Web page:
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Federer reaches 22nd consecutive Grand Slam semi

SUDDENLY, surprisingly, Roger Federer found himself in a bit of a jam against Robin Soderling in the US Open quarterfinals last night.

Federer breezed to a two-set lead, then was within two points of victory in the third, when Soderling made things interesting by coming back to take that tiebreaker. Then Soderling moved within a point of tying the match when he took the lead in the fourth-set tiebreaker.

That's when Federer restored order, reeling off the last three points to beat the 12th-seeded Soderling 6-0, 6-3, 6-7 (6), 7-6 (6) and reach a 22nd consecutive Grand Slam semifinal.

"It was so close towards the end. It's a great relief to come through, because Robin started playing better and better as the match went on," Federer said. "I knew he'd be tough, but the beginning was way too easy. He found his way into the match."

Federer has won all 12 matches against Soderling, including victories over the Swede in the French Open final and Wimbledon's fourth round this year.

"For sure, I feel like I have a chance every time I play against him, even though it's pretty small," Soderling said. "He always plays well, it feels like."

With Soderling ahead 6-5 in the last tiebreaker, Federer hit a service winner to pull even. Soderling then missed a backhand wide to give Federer a match point, and pushed a forehand wide to end the match.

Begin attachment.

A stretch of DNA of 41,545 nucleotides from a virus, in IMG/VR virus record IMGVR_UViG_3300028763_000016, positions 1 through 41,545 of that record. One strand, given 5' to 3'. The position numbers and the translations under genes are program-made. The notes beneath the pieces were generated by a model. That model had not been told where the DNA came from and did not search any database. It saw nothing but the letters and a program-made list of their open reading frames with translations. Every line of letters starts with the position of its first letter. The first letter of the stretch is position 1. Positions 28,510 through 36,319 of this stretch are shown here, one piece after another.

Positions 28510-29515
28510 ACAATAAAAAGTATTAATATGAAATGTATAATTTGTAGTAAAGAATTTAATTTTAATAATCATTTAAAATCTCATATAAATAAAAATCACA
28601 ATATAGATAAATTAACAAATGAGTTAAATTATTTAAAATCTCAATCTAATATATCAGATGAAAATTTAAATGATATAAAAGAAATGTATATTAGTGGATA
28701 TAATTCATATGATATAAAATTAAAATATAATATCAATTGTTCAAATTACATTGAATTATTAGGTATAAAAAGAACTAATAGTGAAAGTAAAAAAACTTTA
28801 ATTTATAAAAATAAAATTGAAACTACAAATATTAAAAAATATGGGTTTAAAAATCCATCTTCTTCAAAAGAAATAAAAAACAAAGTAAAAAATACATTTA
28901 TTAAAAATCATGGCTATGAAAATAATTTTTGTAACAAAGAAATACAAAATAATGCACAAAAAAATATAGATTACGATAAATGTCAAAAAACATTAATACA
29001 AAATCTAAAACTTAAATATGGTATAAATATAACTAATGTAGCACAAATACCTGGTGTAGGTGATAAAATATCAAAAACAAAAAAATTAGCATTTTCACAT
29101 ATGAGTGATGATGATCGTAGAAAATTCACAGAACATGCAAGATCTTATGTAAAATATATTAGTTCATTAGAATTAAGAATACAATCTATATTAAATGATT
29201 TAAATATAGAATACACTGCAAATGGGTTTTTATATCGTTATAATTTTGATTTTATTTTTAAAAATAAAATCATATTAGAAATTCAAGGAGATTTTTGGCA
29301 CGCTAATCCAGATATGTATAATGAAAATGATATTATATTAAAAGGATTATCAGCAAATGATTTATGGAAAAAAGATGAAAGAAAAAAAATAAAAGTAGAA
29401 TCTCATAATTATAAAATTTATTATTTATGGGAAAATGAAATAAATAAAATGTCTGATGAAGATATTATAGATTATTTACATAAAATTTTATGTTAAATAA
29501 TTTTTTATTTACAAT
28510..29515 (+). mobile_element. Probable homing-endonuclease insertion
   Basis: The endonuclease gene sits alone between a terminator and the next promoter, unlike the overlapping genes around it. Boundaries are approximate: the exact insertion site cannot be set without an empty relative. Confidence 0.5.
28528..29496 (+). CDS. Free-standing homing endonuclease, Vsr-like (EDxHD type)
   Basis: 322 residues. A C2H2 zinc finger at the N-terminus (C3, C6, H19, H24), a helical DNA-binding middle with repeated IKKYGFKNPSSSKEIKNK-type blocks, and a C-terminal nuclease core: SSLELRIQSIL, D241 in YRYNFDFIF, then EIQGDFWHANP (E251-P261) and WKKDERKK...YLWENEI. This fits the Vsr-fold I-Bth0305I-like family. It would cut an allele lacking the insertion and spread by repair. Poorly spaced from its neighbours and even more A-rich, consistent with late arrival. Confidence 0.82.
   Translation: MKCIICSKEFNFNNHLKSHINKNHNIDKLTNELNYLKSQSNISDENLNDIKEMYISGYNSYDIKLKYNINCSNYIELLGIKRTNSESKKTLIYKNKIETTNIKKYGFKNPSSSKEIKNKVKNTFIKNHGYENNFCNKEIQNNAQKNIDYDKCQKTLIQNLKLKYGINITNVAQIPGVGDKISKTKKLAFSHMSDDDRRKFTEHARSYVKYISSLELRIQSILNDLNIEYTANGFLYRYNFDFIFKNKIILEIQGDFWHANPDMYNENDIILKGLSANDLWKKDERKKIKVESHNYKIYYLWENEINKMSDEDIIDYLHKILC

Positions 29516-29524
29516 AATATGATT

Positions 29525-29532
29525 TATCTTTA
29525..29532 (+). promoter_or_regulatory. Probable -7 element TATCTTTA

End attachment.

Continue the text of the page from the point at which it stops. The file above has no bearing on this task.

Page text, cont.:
"It's tough to play worse than I did in the first two sets. It could only get better," Soderling said. "I think I was putting a lot of pressure on him from the start of the third set."

Federer has won 39 consecutive matches at the American Grand Slam tournament, where he is trying to become the first man since Bill Tilden in the 1920s to win six titles in a row.

Federer served spectacularly well Wednesday, saving all five break points he faced. He also delivered far more aces than the big-serving Soderling, 28-11.

"For me, it's very tough to read his serve, and I was very impressed about the way he served during the circumstances," Soderling said. "It was very, very windy."

In Saturday's semifinals, Federer will play No. 4 Novak Djokovic of Serbia, who eliminated No. 10 Fernando Verdasco of Spain 7-6 (2), 1-6, 7-5, 6-2.

Like Soderling, Djokovic is a familiar foe. Federer holds an 8-4 head-to-head advantage over Djokovic, which includes wins in the 2007 final and 2008 semifinals at Flushing Meadows.

"I don't think you can ever get your game to perfection, you know. Only if you're Federer," Djokovic said.

Federer last failed to reach the semifinals at a major tournament when he lost in the third round of the 2004 French Open. No other man ever had a Grand Slam semifinal streak longer than 10.

"Not what I aimed for, that's for sure," Federer said of his record semifinal streak at major tournaments. "Probably one of the greatest records for me, personally, in my career. Glad it keeps going."


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